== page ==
Tuesday, February 03, 2009

Baby, Feel The Rhythm In My Heart?

Heart of this nation beats Düm Tek Tek since Crazy For You aired during very first minutes of 2009! Help yourself to feeling better and allow your heart to see the great... energy, touching and doing dance a little:)

Oh wait, let me say n
othing is guaranteed what will happen to you after two seconds;) Now play this 'risky' song:)

Can you tell me, how does your heart beat now;)

Pop singer Hadise will represent Turkey with this up-tempo song, also known by its english name 'Crazy For You' in this year's 54th annual Eurovision song contest which will take place May 12-16 in Moscow, Russia. Düm tek tek is a phrase formed by the Turkish music instrument darbuka (English: Goblet drum), so it can't be translated to other languages. You can also describe it as a rhythmic pattern of Turkish music which is similar to vals.

{Style, choreography, belly dancing, image, originality, and Hadise by herself}

The elements of this song really deserve all
twelve points go to Turkey owing to the fact that Eurovision is a visuality show rather than a real song contest. To my view, very nice and cool song with great tone and visual fascination as well.

To be strictly accurate, I just can't understand why there is no place which does not contain enough politics. Keeping in mind that Eurovision is also
some kind of competition where politics talks, so I'll keep my fingers tightly crossed for the best luck to find her.

Having sang ''Every way that I can'', Sertab Erener made Turkey the Eurovision winner in 2003. Now we want to be conducive, especially for the hearts stopped beating;)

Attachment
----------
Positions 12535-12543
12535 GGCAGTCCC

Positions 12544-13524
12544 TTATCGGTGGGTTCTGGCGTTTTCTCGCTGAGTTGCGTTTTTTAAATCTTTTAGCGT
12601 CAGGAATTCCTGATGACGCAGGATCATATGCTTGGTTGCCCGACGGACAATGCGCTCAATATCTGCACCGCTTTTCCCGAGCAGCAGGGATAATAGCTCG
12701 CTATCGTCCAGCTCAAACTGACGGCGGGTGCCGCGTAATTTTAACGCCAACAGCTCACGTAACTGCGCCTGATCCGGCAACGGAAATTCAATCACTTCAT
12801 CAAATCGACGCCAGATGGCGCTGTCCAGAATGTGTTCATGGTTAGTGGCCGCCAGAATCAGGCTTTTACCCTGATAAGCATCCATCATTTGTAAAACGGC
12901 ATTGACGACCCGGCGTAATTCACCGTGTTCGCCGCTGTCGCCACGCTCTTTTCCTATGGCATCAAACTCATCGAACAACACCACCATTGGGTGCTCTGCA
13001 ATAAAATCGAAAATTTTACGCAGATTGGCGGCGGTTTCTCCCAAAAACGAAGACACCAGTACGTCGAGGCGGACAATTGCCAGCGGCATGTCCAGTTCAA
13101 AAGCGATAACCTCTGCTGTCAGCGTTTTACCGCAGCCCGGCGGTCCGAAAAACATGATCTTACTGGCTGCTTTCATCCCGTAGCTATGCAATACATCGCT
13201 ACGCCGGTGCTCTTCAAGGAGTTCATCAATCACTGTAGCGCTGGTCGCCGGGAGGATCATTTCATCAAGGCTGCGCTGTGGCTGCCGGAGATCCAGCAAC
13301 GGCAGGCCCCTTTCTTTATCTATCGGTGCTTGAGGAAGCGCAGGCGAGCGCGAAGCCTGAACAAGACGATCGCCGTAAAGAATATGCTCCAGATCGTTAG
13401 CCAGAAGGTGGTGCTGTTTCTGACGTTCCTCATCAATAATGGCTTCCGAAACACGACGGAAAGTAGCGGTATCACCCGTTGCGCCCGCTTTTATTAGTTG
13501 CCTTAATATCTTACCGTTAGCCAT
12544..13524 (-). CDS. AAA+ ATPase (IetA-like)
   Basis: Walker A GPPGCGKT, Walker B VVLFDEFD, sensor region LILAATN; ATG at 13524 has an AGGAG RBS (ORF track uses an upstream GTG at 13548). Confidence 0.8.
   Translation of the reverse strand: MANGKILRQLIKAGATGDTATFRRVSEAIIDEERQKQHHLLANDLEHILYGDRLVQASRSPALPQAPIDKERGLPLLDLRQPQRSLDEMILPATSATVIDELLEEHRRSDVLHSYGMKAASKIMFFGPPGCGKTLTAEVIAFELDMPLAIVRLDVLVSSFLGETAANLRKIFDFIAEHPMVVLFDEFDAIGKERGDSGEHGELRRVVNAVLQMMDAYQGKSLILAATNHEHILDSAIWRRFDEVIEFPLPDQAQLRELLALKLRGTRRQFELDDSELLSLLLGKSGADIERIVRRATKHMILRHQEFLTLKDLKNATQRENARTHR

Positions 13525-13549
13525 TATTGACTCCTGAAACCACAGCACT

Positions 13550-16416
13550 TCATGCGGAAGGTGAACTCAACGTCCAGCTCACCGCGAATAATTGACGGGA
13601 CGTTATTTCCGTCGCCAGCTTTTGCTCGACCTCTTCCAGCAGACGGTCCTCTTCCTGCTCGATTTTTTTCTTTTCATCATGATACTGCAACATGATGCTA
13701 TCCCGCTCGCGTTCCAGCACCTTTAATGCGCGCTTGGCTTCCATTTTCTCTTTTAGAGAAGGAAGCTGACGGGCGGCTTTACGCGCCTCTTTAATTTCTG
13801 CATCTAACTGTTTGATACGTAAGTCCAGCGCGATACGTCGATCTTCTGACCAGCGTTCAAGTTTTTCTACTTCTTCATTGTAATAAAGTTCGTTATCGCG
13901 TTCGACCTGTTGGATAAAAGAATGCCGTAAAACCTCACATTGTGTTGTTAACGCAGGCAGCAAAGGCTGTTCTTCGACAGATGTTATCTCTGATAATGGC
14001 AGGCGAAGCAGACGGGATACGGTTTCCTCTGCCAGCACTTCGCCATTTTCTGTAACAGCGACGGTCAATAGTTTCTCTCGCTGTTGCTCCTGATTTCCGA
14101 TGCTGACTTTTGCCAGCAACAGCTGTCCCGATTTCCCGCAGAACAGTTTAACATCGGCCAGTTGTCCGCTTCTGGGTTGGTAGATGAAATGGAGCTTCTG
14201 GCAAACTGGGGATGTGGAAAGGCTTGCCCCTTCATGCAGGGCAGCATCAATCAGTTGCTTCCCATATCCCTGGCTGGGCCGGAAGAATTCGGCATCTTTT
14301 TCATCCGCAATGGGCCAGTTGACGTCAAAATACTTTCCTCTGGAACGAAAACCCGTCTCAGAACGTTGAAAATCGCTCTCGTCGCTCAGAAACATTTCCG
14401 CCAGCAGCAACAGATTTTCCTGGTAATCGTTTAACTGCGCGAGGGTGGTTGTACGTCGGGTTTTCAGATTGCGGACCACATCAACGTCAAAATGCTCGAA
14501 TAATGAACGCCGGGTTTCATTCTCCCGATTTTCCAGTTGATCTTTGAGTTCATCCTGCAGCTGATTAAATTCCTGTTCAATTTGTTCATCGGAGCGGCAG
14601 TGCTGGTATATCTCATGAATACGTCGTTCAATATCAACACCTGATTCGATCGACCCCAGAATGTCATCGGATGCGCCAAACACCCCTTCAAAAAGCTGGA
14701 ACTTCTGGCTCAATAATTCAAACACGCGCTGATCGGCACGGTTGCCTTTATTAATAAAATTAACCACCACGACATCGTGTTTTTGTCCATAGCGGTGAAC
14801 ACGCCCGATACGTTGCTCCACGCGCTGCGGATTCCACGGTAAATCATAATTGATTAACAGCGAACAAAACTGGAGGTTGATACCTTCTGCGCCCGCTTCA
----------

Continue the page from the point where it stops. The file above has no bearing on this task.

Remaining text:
1. Love this. What a fun way to end my day at work. ;-)

  2. Good evening lovely lady.... stopping by to say hi and wish you a blessed morning and rest of week...



  3. The only thing I am unhappy about the Eurovision Song Contest is that the use of English, in the Eurovision Song Contest increases year by year.

    As a native English speaker I think this is unfair!

    It's certainly time to break the habit of "language imperialism", in the Eurovision Song Contest, and use a song, sung in Esperanto instead!

    This is a serious suggestion, as you can see from the Esperanto music which is already available at http://www.vinilkosmo.com/?prs=listen or at http://video.google.com/videoplay?docid=-8837438938991452670

    There's even cheesy Esperanto music available! See http://www.ipernity.com/home/56084

  4. @ Brian: Welcome to my page:)

    The world is under its power: globalism. That's why we stopped to race in native turkish songs after our winning in 2003 w/an english song.
    Fully agree w/you on the "language imperialism" but the world runs on english, the lang of globalism. In fact, I wanted so much to manage this blogging stuff in my native lang turkish but then I couldn't resist globalism:) Rarely pouring 1-or-2 turkish words on my articles calm me down a bit:)

    Yeap cool links about Esperanto language and Esperanto music. As a music lover, I like it, listening new sounds. Intro video on Esperanto is quite understandable, at least for me. Heavily close to english and italian, got no problem when watching videos.

    Thank you so much again Brian for your "important" comment and making a way for me going to Esperanto. A first and different for me!